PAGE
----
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« Reply #4 on: January 16, 2018, 02:45:11 am »

Christianity hasn't died, but is declining. I think it'll take MANY centuries for it to truly "die".
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« Reply #5 on: January 16, 2018, 05:32:38 pm »

Christianity has changed many times over 2000 years.
At times it has been one of the most depraved religions and at others, it has been the most loving and kind. Religions are made up of its followers and how they want to believe.
Will religion decline in The United States? Not really. As people grow into old age, many see the inevitable end creeping up and seek some sort of comforting resolve to it. Religions play a big part in this. America's huge and growing elderly population will keep religions going.
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« Reply #6 on: January 16, 2018, 08:16:18 pm »

The question whether 'religion' will die in the USA is different from the question will 'Christianity' die in the USA.

The article argues that the version of Christianity that has become dominant in the USA has diverged too much from the teachings of Jesus to be considered 'Christianity".  But Christians have been arguing about Heresy going back to the Nicene Council.

It's not an argument that Mainline forms of Christianity are declining in the USA (Lutheran, Anglican, Roman Catholic et al.) and are being replaced by various forms of secularism.  There is an argument whether it's healthier for Christianity to be a church of the Believers rather than a church of convenience ie. It's good when people have to make an effort.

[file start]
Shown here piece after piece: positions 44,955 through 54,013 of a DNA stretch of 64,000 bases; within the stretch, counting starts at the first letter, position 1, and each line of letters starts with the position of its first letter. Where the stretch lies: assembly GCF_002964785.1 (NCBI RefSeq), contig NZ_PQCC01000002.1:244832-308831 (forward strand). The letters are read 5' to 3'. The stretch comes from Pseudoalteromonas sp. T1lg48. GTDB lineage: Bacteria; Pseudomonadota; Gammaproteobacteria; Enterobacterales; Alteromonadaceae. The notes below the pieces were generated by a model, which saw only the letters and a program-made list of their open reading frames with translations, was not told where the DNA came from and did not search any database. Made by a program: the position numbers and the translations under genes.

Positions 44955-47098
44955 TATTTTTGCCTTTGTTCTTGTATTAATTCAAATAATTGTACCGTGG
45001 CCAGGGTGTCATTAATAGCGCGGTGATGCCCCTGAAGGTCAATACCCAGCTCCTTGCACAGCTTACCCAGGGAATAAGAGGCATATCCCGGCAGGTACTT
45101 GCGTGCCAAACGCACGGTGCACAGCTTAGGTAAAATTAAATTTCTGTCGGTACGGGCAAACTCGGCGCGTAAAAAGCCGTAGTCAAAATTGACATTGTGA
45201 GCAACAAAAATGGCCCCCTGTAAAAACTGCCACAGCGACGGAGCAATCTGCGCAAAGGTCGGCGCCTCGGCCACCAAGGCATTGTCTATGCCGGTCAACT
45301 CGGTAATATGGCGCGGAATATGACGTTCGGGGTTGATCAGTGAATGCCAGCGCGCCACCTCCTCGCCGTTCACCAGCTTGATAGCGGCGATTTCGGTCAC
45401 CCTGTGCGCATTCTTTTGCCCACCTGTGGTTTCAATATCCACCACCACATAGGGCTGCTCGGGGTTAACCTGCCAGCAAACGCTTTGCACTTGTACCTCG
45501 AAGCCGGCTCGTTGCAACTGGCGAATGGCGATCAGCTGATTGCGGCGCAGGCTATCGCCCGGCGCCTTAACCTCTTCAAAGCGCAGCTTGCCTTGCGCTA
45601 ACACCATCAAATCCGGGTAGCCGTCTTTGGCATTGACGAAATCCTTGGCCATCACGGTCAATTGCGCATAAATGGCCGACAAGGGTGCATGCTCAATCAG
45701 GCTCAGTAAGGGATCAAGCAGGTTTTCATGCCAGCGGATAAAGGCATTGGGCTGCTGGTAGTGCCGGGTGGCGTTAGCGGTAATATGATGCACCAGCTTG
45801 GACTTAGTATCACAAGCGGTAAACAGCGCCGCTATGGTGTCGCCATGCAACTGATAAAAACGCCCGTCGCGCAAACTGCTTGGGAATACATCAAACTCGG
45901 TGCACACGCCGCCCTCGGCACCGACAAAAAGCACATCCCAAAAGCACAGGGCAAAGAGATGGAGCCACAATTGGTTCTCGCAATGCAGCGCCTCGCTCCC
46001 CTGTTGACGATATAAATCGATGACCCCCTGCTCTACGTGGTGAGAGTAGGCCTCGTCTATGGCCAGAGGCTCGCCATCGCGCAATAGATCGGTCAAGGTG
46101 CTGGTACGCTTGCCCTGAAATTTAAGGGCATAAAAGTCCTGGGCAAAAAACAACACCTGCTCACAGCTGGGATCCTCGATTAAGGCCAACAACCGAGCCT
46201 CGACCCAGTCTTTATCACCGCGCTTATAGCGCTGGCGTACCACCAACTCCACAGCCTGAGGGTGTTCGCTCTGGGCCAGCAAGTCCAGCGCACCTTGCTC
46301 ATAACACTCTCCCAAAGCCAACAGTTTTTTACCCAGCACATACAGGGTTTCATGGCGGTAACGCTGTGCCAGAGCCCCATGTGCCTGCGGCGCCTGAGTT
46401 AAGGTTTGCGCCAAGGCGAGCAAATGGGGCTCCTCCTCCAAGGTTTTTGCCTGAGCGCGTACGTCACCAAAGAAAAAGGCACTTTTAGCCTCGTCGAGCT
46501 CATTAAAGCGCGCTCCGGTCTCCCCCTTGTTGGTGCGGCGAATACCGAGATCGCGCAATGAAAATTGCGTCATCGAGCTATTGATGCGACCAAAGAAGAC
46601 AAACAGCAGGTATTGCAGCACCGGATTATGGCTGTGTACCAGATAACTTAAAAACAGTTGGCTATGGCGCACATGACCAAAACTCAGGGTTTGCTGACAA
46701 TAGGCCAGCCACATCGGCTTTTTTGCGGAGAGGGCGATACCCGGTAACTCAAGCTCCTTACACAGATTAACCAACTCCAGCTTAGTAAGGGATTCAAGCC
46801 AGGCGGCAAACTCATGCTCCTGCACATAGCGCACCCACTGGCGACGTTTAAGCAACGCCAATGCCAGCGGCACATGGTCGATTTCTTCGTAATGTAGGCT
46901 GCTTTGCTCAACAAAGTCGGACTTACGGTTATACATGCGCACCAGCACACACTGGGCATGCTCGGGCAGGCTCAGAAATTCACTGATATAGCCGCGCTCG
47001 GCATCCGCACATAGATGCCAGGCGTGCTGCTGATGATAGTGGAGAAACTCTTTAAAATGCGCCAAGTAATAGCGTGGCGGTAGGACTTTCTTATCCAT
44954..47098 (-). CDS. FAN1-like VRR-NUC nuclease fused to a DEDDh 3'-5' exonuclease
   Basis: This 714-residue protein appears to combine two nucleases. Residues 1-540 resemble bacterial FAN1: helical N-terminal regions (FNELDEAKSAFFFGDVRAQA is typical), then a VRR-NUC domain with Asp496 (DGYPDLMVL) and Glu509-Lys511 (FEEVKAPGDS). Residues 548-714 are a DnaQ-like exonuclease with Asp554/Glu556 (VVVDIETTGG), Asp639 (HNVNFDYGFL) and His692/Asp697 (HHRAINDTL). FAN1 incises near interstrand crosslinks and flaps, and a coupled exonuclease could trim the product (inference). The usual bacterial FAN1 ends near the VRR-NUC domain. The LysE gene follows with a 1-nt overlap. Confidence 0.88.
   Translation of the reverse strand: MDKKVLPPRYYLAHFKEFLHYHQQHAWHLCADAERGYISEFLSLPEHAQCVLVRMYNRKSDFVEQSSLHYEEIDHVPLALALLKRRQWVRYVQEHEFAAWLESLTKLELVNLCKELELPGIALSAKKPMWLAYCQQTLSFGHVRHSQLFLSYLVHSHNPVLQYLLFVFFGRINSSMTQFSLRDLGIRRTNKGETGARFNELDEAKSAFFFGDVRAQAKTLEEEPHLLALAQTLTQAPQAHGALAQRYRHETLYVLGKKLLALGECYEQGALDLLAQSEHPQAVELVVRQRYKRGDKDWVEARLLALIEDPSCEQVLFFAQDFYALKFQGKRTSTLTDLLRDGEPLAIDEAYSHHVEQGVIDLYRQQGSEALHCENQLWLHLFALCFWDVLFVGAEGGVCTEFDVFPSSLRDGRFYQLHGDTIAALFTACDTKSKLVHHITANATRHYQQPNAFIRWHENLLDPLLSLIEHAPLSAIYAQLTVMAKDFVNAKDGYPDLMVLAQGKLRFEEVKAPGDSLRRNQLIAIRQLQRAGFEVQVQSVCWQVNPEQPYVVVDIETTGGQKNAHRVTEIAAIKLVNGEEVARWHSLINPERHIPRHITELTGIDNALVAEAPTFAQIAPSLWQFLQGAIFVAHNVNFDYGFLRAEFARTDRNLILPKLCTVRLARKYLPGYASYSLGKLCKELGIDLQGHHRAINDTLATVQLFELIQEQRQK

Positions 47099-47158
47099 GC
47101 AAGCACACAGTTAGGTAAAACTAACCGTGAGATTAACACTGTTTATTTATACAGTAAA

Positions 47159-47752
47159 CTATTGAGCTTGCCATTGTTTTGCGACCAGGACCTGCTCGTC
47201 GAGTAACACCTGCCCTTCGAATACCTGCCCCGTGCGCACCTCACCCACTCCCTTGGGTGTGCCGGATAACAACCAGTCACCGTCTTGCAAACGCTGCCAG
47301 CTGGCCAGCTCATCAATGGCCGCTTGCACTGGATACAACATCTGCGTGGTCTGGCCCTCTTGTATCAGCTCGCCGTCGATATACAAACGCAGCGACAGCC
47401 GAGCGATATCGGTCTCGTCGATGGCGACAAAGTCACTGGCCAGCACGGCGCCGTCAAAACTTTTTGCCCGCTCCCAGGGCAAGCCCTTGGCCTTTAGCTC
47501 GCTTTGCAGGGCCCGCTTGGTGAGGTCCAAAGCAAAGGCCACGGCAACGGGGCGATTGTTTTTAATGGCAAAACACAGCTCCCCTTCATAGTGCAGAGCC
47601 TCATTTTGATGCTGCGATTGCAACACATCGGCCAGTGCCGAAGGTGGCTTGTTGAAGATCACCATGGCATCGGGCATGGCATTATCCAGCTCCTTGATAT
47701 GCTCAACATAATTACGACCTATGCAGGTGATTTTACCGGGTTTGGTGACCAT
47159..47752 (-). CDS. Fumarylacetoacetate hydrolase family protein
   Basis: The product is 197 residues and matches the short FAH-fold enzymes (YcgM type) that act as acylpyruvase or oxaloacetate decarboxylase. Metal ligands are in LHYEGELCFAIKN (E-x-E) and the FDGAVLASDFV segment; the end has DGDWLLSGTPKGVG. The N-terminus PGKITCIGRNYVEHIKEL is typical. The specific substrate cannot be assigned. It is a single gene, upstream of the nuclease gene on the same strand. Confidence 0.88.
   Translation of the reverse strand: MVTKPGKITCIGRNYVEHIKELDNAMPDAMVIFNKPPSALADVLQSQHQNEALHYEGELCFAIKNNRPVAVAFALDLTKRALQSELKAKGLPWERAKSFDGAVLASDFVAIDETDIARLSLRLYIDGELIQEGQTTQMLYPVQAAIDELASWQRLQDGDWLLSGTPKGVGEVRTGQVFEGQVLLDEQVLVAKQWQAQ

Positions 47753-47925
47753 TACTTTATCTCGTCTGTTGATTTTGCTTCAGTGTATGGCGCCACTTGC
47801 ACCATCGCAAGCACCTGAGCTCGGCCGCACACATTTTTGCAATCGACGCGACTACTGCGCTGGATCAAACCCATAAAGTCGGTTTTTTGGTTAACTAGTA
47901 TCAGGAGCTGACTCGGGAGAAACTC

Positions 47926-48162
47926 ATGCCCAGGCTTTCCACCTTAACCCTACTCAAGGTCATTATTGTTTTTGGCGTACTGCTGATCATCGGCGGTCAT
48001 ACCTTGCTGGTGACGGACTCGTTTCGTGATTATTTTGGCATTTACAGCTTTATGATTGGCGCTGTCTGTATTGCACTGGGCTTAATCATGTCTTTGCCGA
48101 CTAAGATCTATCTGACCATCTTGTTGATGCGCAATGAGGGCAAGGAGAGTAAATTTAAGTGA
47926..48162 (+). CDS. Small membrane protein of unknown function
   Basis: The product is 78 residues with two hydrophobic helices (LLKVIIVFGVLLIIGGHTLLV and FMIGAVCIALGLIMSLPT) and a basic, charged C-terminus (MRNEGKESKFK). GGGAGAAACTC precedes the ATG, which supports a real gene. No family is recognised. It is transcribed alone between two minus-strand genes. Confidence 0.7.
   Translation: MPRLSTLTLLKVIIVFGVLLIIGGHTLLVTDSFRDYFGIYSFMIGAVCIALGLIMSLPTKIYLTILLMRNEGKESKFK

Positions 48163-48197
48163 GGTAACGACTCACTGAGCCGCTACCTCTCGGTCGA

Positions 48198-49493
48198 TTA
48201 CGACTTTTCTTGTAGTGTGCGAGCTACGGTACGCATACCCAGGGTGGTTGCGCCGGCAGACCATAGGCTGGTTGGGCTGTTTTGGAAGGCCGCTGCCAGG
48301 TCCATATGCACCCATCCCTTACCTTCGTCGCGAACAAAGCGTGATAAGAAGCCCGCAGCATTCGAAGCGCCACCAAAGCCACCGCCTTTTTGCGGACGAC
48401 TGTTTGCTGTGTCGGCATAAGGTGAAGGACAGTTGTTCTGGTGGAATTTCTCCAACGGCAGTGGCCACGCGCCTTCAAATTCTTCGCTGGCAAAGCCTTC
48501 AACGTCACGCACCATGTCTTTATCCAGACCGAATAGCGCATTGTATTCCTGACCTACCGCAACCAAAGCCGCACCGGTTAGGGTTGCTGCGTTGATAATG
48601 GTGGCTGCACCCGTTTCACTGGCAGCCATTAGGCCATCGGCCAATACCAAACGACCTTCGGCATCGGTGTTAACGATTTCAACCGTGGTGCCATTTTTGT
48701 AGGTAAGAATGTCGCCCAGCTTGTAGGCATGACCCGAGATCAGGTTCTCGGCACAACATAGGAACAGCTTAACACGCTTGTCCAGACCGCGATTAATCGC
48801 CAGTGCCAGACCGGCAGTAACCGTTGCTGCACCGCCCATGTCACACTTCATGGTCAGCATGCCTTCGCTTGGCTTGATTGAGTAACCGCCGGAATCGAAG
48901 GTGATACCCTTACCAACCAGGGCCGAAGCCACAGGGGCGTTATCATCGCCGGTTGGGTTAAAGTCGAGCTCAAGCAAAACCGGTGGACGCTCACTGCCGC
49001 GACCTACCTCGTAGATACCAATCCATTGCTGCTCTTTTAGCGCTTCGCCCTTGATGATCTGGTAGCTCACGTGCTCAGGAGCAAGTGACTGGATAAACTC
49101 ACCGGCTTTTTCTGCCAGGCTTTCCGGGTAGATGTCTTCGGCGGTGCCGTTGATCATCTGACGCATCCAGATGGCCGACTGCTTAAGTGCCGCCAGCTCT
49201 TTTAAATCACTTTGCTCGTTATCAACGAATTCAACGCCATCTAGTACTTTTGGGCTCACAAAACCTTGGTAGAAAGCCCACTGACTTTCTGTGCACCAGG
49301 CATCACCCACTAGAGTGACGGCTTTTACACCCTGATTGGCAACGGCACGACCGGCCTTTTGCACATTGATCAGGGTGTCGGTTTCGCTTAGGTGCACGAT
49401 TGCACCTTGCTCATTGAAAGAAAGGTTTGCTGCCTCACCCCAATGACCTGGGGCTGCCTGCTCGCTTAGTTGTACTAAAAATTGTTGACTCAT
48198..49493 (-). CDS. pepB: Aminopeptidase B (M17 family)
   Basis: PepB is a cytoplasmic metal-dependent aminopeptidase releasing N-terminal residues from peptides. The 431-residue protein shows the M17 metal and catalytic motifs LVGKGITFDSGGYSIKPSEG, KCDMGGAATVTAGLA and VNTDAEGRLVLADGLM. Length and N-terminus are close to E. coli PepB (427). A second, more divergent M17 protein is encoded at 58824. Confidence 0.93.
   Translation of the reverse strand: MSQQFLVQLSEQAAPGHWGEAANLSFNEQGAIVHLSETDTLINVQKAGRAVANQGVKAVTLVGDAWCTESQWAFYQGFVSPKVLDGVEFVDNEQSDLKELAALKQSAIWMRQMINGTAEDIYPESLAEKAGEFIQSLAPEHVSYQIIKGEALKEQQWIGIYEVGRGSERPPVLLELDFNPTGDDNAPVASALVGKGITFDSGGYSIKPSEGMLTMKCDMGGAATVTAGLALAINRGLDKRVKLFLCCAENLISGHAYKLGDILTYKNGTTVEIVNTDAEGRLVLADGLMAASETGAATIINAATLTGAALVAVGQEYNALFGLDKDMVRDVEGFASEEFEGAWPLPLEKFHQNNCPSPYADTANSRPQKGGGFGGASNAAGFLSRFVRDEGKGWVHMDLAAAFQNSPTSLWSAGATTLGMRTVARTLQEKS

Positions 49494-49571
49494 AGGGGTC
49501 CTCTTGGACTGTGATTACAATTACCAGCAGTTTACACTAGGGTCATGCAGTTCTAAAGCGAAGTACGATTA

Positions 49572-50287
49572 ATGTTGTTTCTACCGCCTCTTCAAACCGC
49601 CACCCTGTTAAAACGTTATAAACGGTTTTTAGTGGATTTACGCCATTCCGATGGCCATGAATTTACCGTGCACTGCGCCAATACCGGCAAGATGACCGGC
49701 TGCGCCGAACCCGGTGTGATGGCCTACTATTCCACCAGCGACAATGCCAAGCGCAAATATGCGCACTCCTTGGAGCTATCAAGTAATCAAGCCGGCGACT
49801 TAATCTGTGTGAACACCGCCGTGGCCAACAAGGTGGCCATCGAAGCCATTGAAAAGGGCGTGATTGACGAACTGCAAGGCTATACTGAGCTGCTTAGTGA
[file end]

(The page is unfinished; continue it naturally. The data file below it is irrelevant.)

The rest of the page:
MY OPINION:  institutional Christianity in the USA, and in the West in general, is being replaced by non-institutional forms of religion.  Whether "spiritual but not religious' or 'I'm a Christian who doesn't belong to a church' or 'I go to an Independent church that puts on Rock concerts'; people are opting out of large communities.  That's a dramatic change in the history of the Church.
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« Reply #7 on: January 16, 2018, 11:04:56 pm »

John, I agree with many of your observations.  Most certainly, Lutherans deserve a shout-out for their status as poster child of declining U.S. church attendance.  From the start, they suffer one huge, additional hurdle when compared to, say, Catholic churches – no substantial immigration of believers from the faith’s roots (Germany and Scandinavia).